How harmful can a puff of cherry-flavored smoke be? College students and health professionals are finding out.
According to the Center for Disease Control, there have been 380 lung-related illness cases over the past year and a half, and each involves the use of vaping products.
On Tuesday, New York became the first state to ban flavored electronic cigarettes. The next day, Michigan followed suit and became the second state to ban the sales of flavored e-cigarettes products.
Health officials in California confirmed Monday that another person has died from a vaping-related illness, marking the seventh victim of this crisis.
Tulare County, California health officials said they’re officially “warning community members about the dangerous effects of using electronic cigarettes, or e-cigarettes.”
College students using e-cigarettes and electronic vaporizers has nearly tripled from 6.1 percent to 15.5 percent in one year, according to a national study by the University of Michigan.
“Vaping has seen a very dramatic increase in use in young adults and college students due to clever marketing campaigns by the manufacturers,” Jessica Higgs, the Bradley Director of Health Services, said. “Unfortunately, as evident by the recent number of deaths, these devices have not been fully vetted in the potential consequences.”
According to Higgs, Bradley Health Services “fully backs” the Center for Disease Control’s recommendation that students should refrain from vaping until more information surfaces.
“Vaping has been presented for several years as the ‘safe’ alternative to smoking cigarettes, but the end result is still introducing chemicals into your lungs,” Higgs said.
In response to the crisis, President Donald Trump and the Food and Drug Administration are preparing to remove all non-tobacco flavors of e-cigarettes, including mint and menthol, from the market within 30 days.
Junior political science major Isaiah Harlan believes the ban isn’t an appropriate response to the outbreak.
“People must take responsibility,” Harlan said. “Since one does have to be 21 to buy e-cigs and tobacco products in many states, it can be assumed that they understand the risk associated with buying and using these products. A ban on legitimate e-cigarettes will only create a black market for foreign made, unregulated vape products.”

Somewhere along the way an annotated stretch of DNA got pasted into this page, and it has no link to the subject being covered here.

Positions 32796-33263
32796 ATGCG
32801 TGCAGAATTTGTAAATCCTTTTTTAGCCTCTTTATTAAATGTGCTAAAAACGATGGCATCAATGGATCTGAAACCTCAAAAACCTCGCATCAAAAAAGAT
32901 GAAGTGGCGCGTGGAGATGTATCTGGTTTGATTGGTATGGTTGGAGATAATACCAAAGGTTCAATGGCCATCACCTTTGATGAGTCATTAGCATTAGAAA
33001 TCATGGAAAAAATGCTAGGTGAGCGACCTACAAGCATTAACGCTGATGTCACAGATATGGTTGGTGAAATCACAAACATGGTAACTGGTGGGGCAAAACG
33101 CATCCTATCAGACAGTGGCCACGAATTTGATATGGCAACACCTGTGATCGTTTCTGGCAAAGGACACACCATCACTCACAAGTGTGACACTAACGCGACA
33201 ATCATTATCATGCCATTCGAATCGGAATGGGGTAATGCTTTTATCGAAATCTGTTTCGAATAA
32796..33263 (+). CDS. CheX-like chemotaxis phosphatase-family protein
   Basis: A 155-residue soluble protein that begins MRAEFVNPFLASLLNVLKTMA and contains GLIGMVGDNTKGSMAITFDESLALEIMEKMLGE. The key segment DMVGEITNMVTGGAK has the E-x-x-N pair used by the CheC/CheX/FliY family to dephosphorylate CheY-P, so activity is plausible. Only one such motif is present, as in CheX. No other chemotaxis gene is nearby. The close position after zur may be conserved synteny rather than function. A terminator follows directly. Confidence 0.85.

Professor and associate dean of the college of education and health sciences, Lori Russell-Chapin, recently published an article on healthline.com on how smoking affects the brain.
“Although research on e-cigarettes is limited, we know so far that they can have a negative impact on your brain and overall health,” Russell-Chapin said.
Senior advertising major Samantha Kestler said this recent outbreak has caused her to vape less.
“I told myself I’ll be off it by graduation [in December],” Kestler said. “I know nicotine is bad for you and I got myself addicted, but the few case studies that have saturated the media are alarming enough to get me to try and actively quit.”
Kestler said that from what she’s observed, Bradley students don’t seem to be concerned, and vaping remains popular.
“I think they’re concerned about the outbreak, but they act like they’re not,” Kestler said. “I think it comes down to the idea of ‘It won’t happen to me’ and they focus on the statistics showing only a number of cases.”
Vape-nation or health deterioration?